American Academy of Neurology: Interferon Beta-1b and Azathioprine Combination for Multiple Sclerosis

Speaker: Peter A. Calabresi, MD, Associate Professor of Neurology, Department of Neurology, The Johns Hopkins University School of Medicine, and Director of the Johns Hopkins Multiple Sclerosis Center, Johns Hopkins Hospital, Baltimore, Maryland.

Combination therapy with interferon beta-1b (Betaseron®, Berlex/Schering AG) and azathioprine (Prometheus) is safe and effective at reducing inflammatory disease activity in most patients who have multiple sclerosis (MS) with “breakthrough activity” who are receiving interferon beta monotherapy.

Several previous studies have documented the potential benefit of interferon beta plus azathioprine, but because results have been variable, an attempt was made to determine the parameters that might guide optimal dosing.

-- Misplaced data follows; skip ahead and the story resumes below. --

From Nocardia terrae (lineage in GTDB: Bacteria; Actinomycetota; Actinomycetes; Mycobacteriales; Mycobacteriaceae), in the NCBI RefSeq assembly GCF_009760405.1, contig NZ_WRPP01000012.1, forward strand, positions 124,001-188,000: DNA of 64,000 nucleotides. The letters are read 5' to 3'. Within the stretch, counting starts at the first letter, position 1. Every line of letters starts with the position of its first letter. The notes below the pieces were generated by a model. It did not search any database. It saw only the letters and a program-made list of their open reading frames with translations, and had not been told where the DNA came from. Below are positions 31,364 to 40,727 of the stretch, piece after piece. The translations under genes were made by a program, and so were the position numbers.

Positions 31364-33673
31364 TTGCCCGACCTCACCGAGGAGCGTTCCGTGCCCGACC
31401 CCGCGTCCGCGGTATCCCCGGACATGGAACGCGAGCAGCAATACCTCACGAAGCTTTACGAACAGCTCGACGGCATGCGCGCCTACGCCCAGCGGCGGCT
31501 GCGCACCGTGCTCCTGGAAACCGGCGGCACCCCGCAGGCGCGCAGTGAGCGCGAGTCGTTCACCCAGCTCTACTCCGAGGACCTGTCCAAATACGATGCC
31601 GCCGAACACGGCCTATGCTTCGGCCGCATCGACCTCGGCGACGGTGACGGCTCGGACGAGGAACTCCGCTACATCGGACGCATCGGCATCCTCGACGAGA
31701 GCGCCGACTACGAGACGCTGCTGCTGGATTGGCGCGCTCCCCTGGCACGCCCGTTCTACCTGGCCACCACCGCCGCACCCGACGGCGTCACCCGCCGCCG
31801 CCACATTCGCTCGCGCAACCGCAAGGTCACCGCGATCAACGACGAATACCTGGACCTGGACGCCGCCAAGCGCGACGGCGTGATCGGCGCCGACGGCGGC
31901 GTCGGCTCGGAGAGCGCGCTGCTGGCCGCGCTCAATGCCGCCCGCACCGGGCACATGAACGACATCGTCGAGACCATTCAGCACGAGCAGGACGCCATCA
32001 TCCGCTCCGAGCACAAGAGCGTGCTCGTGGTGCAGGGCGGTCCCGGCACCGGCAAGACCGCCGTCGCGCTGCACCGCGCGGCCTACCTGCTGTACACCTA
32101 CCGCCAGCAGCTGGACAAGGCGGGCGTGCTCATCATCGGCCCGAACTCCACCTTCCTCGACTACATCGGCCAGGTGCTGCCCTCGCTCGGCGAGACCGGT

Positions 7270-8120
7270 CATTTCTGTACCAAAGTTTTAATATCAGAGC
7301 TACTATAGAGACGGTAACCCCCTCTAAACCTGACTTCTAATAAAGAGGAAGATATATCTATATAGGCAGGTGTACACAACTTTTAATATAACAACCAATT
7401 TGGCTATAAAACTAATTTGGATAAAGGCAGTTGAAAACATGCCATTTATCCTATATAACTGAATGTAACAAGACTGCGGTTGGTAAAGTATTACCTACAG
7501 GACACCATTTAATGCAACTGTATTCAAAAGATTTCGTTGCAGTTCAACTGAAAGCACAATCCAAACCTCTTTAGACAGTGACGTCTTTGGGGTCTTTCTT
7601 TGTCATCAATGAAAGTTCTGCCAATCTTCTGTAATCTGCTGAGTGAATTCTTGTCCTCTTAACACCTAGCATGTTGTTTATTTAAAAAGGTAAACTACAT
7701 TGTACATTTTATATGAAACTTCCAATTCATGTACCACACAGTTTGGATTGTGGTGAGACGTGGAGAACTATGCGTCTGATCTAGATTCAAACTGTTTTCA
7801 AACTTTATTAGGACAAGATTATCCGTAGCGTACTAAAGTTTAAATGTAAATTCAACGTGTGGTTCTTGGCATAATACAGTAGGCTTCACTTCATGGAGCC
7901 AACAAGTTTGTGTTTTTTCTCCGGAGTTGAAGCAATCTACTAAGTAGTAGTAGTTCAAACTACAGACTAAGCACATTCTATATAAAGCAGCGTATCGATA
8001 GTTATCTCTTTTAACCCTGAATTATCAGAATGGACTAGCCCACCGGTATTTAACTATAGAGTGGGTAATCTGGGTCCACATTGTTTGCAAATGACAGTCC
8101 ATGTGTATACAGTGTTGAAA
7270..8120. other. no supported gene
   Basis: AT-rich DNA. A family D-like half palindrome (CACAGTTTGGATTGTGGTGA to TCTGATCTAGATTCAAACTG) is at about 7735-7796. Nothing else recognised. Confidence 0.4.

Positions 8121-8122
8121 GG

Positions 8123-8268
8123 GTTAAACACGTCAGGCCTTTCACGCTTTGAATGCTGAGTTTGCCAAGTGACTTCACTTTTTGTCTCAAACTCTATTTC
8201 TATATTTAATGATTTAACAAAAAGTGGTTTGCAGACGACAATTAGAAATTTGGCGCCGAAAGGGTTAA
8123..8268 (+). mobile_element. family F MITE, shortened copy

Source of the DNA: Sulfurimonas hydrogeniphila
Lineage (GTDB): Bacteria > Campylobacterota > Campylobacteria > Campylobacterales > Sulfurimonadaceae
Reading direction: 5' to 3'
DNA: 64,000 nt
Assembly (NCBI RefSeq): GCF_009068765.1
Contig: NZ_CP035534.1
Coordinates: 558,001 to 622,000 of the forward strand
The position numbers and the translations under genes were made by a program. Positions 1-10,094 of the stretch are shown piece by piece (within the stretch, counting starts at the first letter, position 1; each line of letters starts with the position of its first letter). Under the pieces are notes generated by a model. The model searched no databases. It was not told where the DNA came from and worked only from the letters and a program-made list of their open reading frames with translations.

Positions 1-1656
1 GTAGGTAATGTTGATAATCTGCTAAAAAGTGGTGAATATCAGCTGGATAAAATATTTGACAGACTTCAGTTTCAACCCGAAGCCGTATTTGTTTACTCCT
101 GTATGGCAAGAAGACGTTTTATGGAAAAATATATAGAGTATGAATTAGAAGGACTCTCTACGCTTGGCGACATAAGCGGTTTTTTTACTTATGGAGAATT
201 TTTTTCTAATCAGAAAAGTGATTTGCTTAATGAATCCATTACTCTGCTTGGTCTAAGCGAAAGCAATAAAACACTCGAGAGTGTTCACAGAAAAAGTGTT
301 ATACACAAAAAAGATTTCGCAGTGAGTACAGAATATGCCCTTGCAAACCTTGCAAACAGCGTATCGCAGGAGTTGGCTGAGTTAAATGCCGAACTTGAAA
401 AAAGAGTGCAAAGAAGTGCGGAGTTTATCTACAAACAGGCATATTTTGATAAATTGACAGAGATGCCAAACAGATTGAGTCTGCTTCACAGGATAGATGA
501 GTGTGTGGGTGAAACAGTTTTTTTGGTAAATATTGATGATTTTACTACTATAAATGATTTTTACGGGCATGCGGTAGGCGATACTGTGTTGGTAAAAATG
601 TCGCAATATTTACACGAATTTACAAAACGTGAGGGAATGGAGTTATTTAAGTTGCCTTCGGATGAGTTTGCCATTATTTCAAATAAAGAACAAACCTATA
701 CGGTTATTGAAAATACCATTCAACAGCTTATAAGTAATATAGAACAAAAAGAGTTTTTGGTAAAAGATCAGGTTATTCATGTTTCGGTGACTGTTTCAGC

In an open-label, baseline-versus-treatment study, 15 MS patients with breakthrough activity on relapse received, added in a dose-titrated manner to 325 mcg of interferon beta-1b subcutaneously every other day for up to six months. ADEs, blood counts, and serum chemistry profiles were used to assess the safety of therapy.

The primary endpoint was a decrease in inflammatory disease activity, as measured by a reduction in contrast-enhanced lesions. Secondary measures of safety and efficacy included:

  • the number of relapses.
  • scores on the Kurtzke Expanded Disability Status Scale (EDSS).
  • MS Functional Composite (MSFC) scores.
  • gadolinium-enhanced lesion counts: three at two months, at one month, and at baseline with monotherapy, and three at four months, at five months, and at six months with combination therapy.